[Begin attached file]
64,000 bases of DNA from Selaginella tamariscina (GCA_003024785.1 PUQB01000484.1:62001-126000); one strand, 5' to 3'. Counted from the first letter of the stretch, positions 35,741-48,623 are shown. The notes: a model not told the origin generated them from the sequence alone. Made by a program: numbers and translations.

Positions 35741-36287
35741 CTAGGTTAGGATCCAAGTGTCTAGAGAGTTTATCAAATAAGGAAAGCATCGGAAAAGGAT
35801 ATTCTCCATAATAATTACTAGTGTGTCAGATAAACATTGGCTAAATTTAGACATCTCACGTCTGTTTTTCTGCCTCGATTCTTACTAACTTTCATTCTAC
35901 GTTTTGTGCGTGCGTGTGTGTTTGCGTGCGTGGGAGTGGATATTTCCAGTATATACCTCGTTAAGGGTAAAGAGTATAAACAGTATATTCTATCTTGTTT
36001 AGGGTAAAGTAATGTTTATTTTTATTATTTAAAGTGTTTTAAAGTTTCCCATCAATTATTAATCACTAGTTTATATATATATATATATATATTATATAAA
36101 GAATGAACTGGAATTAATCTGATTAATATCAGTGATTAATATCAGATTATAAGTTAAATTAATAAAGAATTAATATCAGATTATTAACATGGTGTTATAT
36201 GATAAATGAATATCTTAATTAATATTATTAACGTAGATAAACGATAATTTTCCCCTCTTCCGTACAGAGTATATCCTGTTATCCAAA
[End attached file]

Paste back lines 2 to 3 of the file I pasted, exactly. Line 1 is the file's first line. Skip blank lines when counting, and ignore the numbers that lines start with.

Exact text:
Positions 35741-36287
35741 CTAGGTTAGGATCCAAGTGTCTAGAGAGTTTATCAAATAAGGAAAGCATCGGAAAAGGAT